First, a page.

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What has Pope Francis Changed?

Posted by on Sep 14, 2016 in Current Events, featured, Morality | 2 comments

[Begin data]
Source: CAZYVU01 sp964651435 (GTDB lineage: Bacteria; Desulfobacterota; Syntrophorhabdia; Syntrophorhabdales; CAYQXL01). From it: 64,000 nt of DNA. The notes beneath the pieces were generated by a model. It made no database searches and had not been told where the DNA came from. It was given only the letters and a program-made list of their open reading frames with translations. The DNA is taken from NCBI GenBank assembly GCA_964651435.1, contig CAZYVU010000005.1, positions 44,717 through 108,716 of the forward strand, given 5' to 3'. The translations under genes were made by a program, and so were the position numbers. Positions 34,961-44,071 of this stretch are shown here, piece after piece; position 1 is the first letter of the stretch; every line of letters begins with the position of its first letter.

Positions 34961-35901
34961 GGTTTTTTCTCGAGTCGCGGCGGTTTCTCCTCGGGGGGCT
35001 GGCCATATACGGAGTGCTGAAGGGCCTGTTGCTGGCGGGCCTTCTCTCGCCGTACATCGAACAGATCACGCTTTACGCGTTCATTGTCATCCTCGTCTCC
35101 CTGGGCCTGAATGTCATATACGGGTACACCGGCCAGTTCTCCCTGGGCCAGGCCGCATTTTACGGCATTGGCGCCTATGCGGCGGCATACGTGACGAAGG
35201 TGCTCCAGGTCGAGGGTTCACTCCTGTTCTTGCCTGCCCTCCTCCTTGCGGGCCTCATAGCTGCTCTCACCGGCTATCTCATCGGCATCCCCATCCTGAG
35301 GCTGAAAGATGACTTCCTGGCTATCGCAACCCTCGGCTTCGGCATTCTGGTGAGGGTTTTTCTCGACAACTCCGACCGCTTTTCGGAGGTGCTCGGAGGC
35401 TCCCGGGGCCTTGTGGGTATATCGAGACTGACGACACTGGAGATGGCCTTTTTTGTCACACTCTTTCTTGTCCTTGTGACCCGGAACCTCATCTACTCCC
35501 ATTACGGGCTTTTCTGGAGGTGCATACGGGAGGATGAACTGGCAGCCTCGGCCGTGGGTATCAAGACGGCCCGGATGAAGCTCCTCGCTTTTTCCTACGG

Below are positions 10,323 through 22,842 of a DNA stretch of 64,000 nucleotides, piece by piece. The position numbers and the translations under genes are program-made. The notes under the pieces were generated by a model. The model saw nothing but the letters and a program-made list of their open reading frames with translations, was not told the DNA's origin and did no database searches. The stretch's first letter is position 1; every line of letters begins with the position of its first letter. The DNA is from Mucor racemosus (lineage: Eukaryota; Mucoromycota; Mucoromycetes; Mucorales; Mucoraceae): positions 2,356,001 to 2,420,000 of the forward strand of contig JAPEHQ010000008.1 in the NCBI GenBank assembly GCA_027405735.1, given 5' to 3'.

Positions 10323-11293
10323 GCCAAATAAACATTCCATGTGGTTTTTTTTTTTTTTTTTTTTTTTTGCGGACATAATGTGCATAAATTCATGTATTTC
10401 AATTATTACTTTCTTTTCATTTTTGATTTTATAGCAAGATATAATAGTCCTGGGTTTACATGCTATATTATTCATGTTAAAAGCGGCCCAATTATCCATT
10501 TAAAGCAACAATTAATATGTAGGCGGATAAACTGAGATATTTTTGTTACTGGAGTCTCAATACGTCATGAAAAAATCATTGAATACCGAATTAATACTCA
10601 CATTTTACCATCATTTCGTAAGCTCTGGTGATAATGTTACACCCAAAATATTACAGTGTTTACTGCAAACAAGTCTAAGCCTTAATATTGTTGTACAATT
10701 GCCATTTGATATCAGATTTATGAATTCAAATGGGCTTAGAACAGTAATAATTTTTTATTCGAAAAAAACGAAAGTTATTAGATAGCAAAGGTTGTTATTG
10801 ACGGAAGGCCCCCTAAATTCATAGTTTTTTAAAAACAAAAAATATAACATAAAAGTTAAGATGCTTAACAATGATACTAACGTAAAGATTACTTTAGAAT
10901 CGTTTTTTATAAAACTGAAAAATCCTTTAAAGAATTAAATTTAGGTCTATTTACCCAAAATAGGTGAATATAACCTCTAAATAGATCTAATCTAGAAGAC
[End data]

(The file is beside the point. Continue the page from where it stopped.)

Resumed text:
A lot of good men and women, many of them my former teachers, have said that if Pope Francis allows communion for the divorced and remarried, it will either explicitly or implicitly contradict orthodox Catholic teaching about the Eucharist and/or marriage. The result is that for a while people have been banking on the Holy Spirit preventing the Pope from making such a decision. In other words, some faithful folks reason as follows: a) allowing divorced and remarried people to receive communion would be – at least practically – tantamount to heresy; b) the Pope can’t officially commit heresy (that’s one of the main reasons we have a Pope); c) so the Holy Spirit won’t allow the Pope to officially allow communion for the divorced and remarried. Okay, but now it’s starting to look like the Pope has made the decision to allow the divorced and remarried to receive communion. So all the folks who relied on the above reasoning are going to be tempted to doubt the institution of the papacy, or the irreformability of Catholic teaching, or the Holy Spirit, or all three. In other words, I’m afraid that because of the Holy Father’s recent statements a lot of good Catholics are going to start questioning their faith. So here’s my message: it’s okay if Pope Francis changes the Church’s current practice. It’s okay if people in adulterous relationships aren’t prevented from receiving communion. It doesn’t mean adultery isn’t adultery, and it doesn’t mean the Pope isn’t the Pope, and it doesn’t mean people shouldn’t generally refrain from receiving communion when they’re conscious of having done something gravely wrong. All it means is that there can be a change in pastoral practice to reflect the distinction between grave matter and mortal sin. This is an old distinction that most of us are familiar with. Grave matter means doing something really bad, like murder or blasphemy or adultery. Mortal sin means when you do something really bad, with sufficient knowledge and sufficient freedom.  Mortal sin (not grave matter!) is what kills the life of grace, what sets you on a trajectory towards hell, and betrays Jesus Christ. Got that? IT IS MORTAL SIN, NOT GRAVE MATTER, THAT KILLS YOUR RELATIONSHIP WITH GOD. You have to have enough knowledge and enough freedom to actually commit a mortal sin, even if your behavior objectively constitutes grave matter. But then how do we know when somebody has enough knowledge and enough freedom for their gravely evil act to qualify as a mortal sin? We don’t! Most of us can’t read souls, and so we lack any sure metric for sufficient knowledge or sufficient freedom. There’s no gauge for morally adequate knowledge. There’s no freedometer. So even though we can say that a certain act was really, really bad, we can’t know for sure if it was a mortal sin. We can judge the act, not the person. Pastorally, this distinction comes up pretty frequently. For instance, in the CDF’s 1975 document, Persona Humana, even though it says that masturbation is always grave matter, also says, “modern psychology provides much valid and useful information for formulating a more equitable judgment on moral responsibility and for orienting pastoral action. Psychology helps one to see how the immaturity of adolescence (which can sometimes persist...